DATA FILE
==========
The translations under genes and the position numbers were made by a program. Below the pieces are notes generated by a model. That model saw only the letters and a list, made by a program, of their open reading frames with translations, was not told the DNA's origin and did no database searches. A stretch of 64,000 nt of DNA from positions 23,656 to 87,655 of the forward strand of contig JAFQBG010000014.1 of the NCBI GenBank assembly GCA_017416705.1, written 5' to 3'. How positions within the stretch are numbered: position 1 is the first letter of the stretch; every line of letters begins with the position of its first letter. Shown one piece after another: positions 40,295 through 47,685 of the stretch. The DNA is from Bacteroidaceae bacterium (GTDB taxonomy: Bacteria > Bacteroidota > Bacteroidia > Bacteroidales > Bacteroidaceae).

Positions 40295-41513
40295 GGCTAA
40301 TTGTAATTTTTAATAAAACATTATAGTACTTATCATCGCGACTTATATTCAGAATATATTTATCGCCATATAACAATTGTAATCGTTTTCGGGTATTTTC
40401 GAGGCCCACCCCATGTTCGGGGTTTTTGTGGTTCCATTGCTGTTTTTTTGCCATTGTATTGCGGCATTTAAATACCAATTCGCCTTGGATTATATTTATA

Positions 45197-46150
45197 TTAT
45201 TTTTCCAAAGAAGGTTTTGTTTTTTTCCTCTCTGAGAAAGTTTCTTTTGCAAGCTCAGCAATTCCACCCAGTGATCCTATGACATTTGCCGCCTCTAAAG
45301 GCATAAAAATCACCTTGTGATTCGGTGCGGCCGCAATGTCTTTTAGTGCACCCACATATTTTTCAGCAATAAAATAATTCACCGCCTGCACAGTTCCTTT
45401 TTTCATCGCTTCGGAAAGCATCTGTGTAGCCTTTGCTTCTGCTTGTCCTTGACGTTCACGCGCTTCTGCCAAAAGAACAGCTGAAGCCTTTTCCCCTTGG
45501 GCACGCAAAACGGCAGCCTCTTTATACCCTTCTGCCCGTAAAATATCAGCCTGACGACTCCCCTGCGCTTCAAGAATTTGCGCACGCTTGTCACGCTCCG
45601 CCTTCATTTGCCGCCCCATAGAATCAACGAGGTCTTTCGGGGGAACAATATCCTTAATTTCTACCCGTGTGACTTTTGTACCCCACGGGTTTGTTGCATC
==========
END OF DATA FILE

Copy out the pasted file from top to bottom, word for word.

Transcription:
The translations under genes and the position numbers were made by a program. Below the pieces are notes generated by a model. That model saw only the letters and a list, made by a program, of their open reading frames with translations, was not told the DNA's origin and did no database searches. A stretch of 64,000 nt of DNA from positions 23,656 to 87,655 of the forward strand of contig JAFQBG010000014.1 of the NCBI GenBank assembly GCA_017416705.1, written 5' to 3'. How positions within the stretch are numbered: position 1 is the first letter of the stretch; every line of letters begins with the position of its first letter. Shown one piece after another: positions 40,295 through 47,685 of the stretch. The DNA is from Bacteroidaceae bacterium (GTDB taxonomy: Bacteria > Bacteroidota > Bacteroidia > Bacteroidales > Bacteroidaceae).

Positions 40295-41513
40295 GGCTAA
40301 TTGTAATTTTTAATAAAACATTATAGTACTTATCATCGCGACTTATATTCAGAATATATTTATCGCCATATAACAATTGTAATCGTTTTCGGGTATTTTC
40401 GAGGCCCACCCCATGTTCGGGGTTTTTGTGGTTCCATTGCTGTTTTTTTGCCATTGTATTGCGGCATTTAAATACCAATTCGCCTTGGATTATATTTATA

Positions 45197-46150
45197 TTAT
45201 TTTTCCAAAGAAGGTTTTGTTTTTTTCCTCTCTGAGAAAGTTTCTTTTGCAAGCTCAGCAATTCCACCCAGTGATCCTATGACATTTGCCGCCTCTAAAG
45301 GCATAAAAATCACCTTGTGATTCGGTGCGGCCGCAATGTCTTTTAGTGCACCCACATATTTTTCAGCAATAAAATAATTCACCGCCTGCACAGTTCCTTT
45401 TTTCATCGCTTCGGAAAGCATCTGTGTAGCCTTTGCTTCTGCTTGTCCTTGACGTTCACGCGCTTCTGCCAAAAGAACAGCTGAAGCCTTTTCCCCTTGG
45501 GCACGCAAAACGGCAGCCTCTTTATACCCTTCTGCCCGTAAAATATCAGCCTGACGACTCCCCTGCGCTTCAAGAATTTGCGCACGCTTGTCACGCTCCG
45601 CCTTCATTTGCCGCCCCATAGAATCAACGAGGTCTTTCGGGGGAACAATATCCTTAATTTCTACCCGTGTGACTTTTGTACCCCACGGGTTTGTTGCATC